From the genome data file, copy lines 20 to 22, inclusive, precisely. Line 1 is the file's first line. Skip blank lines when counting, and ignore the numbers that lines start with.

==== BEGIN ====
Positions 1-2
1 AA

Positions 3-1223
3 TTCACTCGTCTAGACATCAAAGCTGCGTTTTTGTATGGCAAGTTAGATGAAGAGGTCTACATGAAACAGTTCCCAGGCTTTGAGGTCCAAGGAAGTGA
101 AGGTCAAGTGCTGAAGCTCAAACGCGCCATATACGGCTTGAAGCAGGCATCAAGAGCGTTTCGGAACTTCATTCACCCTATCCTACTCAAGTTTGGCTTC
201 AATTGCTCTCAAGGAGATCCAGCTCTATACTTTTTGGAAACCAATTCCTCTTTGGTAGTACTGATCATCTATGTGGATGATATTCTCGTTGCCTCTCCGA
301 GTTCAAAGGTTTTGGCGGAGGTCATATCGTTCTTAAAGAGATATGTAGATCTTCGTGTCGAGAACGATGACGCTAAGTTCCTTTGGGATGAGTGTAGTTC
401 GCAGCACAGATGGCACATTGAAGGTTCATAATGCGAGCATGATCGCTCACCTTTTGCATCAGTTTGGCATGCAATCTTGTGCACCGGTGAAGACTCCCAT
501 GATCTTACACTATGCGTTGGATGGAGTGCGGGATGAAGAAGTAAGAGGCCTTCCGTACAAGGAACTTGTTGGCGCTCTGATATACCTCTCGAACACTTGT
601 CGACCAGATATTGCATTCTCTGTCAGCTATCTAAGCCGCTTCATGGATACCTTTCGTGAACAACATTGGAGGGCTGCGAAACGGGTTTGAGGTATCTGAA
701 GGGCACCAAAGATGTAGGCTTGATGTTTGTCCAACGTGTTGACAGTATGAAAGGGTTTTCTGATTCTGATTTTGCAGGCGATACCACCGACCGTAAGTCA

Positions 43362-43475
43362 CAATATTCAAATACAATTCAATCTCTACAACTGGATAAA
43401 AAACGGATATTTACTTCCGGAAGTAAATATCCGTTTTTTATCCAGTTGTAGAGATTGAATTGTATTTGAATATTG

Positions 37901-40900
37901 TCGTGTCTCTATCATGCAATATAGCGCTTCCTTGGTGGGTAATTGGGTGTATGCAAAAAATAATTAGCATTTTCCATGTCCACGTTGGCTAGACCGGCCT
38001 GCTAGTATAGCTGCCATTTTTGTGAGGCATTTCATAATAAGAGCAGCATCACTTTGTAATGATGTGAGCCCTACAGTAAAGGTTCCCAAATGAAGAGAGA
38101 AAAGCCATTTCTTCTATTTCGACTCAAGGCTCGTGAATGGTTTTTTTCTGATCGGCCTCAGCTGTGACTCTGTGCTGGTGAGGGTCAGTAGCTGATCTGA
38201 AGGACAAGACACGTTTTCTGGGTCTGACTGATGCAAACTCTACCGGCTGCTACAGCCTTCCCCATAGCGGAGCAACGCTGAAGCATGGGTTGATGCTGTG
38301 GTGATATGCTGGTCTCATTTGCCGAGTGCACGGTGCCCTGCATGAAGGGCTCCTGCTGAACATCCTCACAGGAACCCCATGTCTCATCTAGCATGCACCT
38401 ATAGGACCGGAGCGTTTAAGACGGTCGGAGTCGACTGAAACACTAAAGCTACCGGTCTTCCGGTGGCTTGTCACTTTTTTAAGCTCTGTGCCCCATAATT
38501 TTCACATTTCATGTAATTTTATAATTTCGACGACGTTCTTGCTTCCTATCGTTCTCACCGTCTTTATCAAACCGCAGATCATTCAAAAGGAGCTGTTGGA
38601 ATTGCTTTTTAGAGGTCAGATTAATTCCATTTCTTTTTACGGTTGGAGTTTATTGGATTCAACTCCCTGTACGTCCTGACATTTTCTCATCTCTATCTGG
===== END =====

38301 GTGATATGCTGGTCTCATTTGCCGAGTGCACGGTGCCCTGCATGAAGGGCTCCTGCTGAACATCCTCACAGGAACCCCATGTCTCATCTAGCATGCACCT
38401 ATAGGACCGGAGCGTTTAAGACGGTCGGAGTCGACTGAAACACTAAAGCTACCGGTCTTCCGGTGGCTTGTCACTTTTTTAAGCTCTGTGCCCCATAATT
38501 TTCACATTTCATGTAATTTTATAATTTCGACGACGTTCTTGCTTCCTATCGTTCTCACCGTCTTTATCAAACCGCAGATCATTCAAAAGGAGCTGTTGGA